During spring, small air quality measuring stations have been placed on several bus stops along the route of bus 55, including at Chalmersplatsen and Götaplatsen. In addition, one of the buses on the line has had a sensor on the roof, which in real time could measure the air quality of the city along the way the bus travels.
“There are already great sensors from the City’s Environmental Administration, but with a bus you can cover a huge area. In addition, the measuring equipment ends up in a good height, it is at street level that people breathe”, says Lina Lagerquist who, together with Magnus Carlsson, Åke Axeland, Henrik Hagfeldt, Simon Duchén and Sofija Zdjelar, study the third year at Computer Technology and have been part of the group.
Placed a meter on the bus
The idea appeared on an ideathon
before Christmas. After winning it, the students went on to do a bachelor thesis based on the idea.
“We wanted to design a chain between sensors that measure air quality in Gothenburg and a web application where we can both see the measurement data in real time and during time periods in compiled reports. The chain also includes a server that we have developed that receives and manages the measurement data”, says Lina Lagerquist.
Early during the bachelor thesis, contact was made with Ericsson, Västtrafik and the Environmental Administration, and then there was no difficulty in placing a meter on one of the electric buses that go through town.
“Everyone has been accommodating and it went quickly to be permitted to place the sensors out when we got in touch. That's a topical issue”, says Lina Lagerquist.
Important collaboration for Västtrafik
Hanna Björk is Head of Sustainability at Västtrafik:
“Our collaboration with Chalmers and the students is important for us, to be able to take part of the ideas and knowledge that the students have. We have recently conducted a test drive campaign to attract motorists to more sustainable ways of traveling, with the issue of whether we should act differently if we saw the problem – that is, the poor air quality. Carrying out this test gives another dimension to the problem and hopefully the students' ideas can be taken from test to development that society then benefits from”, she says.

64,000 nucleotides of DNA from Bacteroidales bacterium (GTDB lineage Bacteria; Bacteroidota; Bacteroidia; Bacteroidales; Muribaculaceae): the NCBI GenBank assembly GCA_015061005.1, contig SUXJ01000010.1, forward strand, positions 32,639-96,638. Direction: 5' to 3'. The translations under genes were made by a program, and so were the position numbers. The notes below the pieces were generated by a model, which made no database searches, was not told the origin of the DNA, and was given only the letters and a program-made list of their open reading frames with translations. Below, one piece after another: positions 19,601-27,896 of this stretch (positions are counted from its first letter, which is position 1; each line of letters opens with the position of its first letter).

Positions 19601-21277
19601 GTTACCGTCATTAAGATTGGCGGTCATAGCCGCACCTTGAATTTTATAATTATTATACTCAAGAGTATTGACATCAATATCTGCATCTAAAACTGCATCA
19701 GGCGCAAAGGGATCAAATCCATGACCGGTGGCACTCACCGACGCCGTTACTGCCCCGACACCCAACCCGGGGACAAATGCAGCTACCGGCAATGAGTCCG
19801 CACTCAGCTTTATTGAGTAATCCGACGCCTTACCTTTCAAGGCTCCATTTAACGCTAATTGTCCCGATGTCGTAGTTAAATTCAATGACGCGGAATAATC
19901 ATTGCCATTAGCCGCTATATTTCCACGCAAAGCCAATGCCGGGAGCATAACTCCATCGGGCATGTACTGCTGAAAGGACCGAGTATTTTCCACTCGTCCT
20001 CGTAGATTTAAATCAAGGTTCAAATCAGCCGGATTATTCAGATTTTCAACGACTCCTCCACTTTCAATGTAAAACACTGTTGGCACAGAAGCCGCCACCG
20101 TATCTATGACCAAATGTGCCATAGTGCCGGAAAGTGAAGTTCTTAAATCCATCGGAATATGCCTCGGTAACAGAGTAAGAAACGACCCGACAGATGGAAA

The project has used the Environmental Administration's air quality meter on Nordstan's roof as a reference. It turned out that the project's simple and inexpensive sensors followed the same trends but were not sufficiently reliable for the students to want to go out with their results.
“We deliberately chose cheap sensors to see how they managed. Now we are thinking about how to make progress, for example placing more of them and denser, to get a more reliable result”, says Lina Lagerquist.
Summer jobs at Ericsson
And there will opportunities for more tests and theories. Everyone in the group have gotten a summer job at Ericsson.
“We will work on developing a foundation for a technical system that ElectriCity
will be able to use in future air measurements. It is such a great opportunity that we are very happy about. And it is awesome to see that you can put your studies into practice, that we can accomplish something and are on the right path”.
In addition, the group has been awarded the Entrepreneurial Student Award within the Eng project at Chalmers.
In the end, Lina Lagerquist and the others hope to be able to contribute to making people more aware of the problems of air pollution.
“Poor air quality is a global problem, and one has to understand what it is to do something about it. Therefore, we hope that this project will be the same eye-opener for others as it has been for us”.
Text: Erik Krång
Photo: Johan Bodell